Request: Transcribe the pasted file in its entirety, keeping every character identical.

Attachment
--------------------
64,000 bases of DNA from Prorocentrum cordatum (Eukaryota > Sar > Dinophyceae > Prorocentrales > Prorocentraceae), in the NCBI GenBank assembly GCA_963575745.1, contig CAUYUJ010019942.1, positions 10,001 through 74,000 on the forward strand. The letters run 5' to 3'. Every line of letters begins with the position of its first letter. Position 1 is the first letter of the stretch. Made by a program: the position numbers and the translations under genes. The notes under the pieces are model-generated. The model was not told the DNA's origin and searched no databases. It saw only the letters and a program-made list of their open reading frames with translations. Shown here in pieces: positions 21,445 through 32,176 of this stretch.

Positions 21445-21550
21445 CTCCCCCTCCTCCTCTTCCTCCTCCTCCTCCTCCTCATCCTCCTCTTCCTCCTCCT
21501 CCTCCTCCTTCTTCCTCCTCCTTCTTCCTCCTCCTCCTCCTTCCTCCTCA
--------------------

64,000 bases of DNA from Prorocentrum cordatum (Eukaryota > Sar > Dinophyceae > Prorocentrales > Prorocentraceae), in the NCBI GenBank assembly GCA_963575745.1, contig CAUYUJ010019942.1, positions 10,001 through 74,000 on the forward strand. The letters run 5' to 3'. Every line of letters begins with the position of its first letter. Position 1 is the first letter of the stretch. Made by a program: the position numbers and the translations under genes. The notes under the pieces are model-generated. The model was not told the DNA's origin and searched no databases. It saw only the letters and a program-made list of their open reading frames with translations. Shown here in pieces: positions 21,445 through 32,176 of this stretch.

Positions 21445-21550
21445 CTCCCCCTCCTCCTCTTCCTCCTCCTCCTCCTCCTCATCCTCCTCTTCCTCCTCCT
21501 CCTCCTCCTTCTTCCTCCTCCTTCTTCCTCCTCCTCCTCCTTCCTCCTCA